Tattoos, Athletes, and Image Rights

8 Min Read By: Richard Davies, Rahim Hirji

LeBron James. Zlatan Ibrahimović. Mike Tyson. What is the common factor? Aside from achieving success at the highest level of their respective sports, they are also the bearers of numerous and distinctive tattoos. Tattoos on celebrities—and particularly athletes—have become increasingly ubiquitous, with some gaining significant media attention. For example, Raheem Sterling, a striker for the English Premier League side Manchester City and England national team, has a tattoo of a gun on his right leg that received extensive press coverage[1] in 2018.

Further, it is not uncommon for brand campaigns to feature athletes with visible tattoos. This article will discuss a number of recent legal cases that demonstrate several issues that may arise when those tattoos are visible in the advertisement. Typically, the tattoo artist will argue that they own the copyright in the tattoos they created and should therefore receive a share of the proceeds from commercialization of images featuring the tattoo. This can result in legal action against both the bearer of the tattoo (the athlete) and the third-party brand using the athlete’s image. This article examines recent American case law on the issue and the position under English law.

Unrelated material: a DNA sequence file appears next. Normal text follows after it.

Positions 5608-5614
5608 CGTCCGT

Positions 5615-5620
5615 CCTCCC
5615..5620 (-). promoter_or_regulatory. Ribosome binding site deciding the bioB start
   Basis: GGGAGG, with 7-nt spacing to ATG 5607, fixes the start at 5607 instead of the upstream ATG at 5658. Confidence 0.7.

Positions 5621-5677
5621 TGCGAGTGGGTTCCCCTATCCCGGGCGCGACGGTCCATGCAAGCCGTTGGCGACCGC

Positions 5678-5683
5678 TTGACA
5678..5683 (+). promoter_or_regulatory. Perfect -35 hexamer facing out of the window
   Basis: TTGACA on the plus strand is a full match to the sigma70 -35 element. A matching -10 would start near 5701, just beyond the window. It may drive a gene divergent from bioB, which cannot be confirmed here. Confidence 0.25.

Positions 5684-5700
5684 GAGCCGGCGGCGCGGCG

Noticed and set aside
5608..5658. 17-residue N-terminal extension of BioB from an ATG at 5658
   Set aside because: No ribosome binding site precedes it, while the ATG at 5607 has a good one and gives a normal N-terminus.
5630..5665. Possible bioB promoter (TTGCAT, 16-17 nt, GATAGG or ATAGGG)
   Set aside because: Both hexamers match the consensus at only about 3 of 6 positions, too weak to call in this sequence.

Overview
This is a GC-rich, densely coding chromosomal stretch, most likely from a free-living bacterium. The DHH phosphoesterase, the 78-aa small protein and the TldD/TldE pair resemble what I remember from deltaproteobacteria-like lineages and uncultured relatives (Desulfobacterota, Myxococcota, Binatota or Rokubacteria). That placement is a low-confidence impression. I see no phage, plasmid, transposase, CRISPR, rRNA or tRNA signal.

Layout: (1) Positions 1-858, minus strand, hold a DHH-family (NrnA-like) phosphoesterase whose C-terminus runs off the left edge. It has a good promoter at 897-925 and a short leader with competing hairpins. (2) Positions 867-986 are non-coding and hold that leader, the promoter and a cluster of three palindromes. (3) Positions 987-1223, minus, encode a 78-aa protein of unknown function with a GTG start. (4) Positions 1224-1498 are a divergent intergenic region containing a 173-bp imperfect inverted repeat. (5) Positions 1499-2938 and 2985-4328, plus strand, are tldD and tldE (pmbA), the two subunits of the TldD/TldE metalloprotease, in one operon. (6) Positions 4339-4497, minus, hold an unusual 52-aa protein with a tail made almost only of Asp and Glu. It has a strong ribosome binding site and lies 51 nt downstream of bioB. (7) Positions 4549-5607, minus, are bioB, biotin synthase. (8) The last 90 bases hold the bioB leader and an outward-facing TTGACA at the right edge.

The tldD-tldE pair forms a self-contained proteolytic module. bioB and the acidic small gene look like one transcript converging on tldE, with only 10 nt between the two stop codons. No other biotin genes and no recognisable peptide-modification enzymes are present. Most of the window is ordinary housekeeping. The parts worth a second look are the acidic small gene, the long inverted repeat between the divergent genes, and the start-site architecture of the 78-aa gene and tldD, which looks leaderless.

Recent US Case Law

One of the most famous cases in which a tattoo artist asserted claims based on the unauthorized use of their work is Victor Whitmill v Warner Brothers.[2] In this 2011 case, the tattoo artist (Mr. Whitmill) sued Warner Brothers for its use of Mike Tyson’s facial tattoo in its promotion of the film The Hangover Part II. Mr. Whitmill argued that he owned the copyright in the tattoo and produced an agreement signed by Mr. Tyson confirming that Mr. Whitmill owned all the rights in the tattoo. The parties subsequently settled the matter.

Two more recent cases have provided contrasting outcomes. First, in Solid Oak Sketches, LLC v. 2K Games, Inc. and Take-Two Interactive Software, Inc.,[3] Solid Oak Sketches (“SOS”), a tattoo artist company, sued video game publisher Take-Two Interactive (“TTI”) over TTI’s reproduction of LeBron James’ tattoos—which SOS’s artists had designed—on its NBA 2K videogame series. In March 2020, Judge Laura Swain of the U.S. District Court for the Southern District of New York ruled in TTI’s favor.[4] Judge Swain held that although SOS owned the copyright in the tattoos, it had granted James an implied license to include his tattoos as part of his likeness when commercializing his image, and also that TTI’s use of the tattoos in the videogame constituted fair use (an exception to copyright infringement under US law).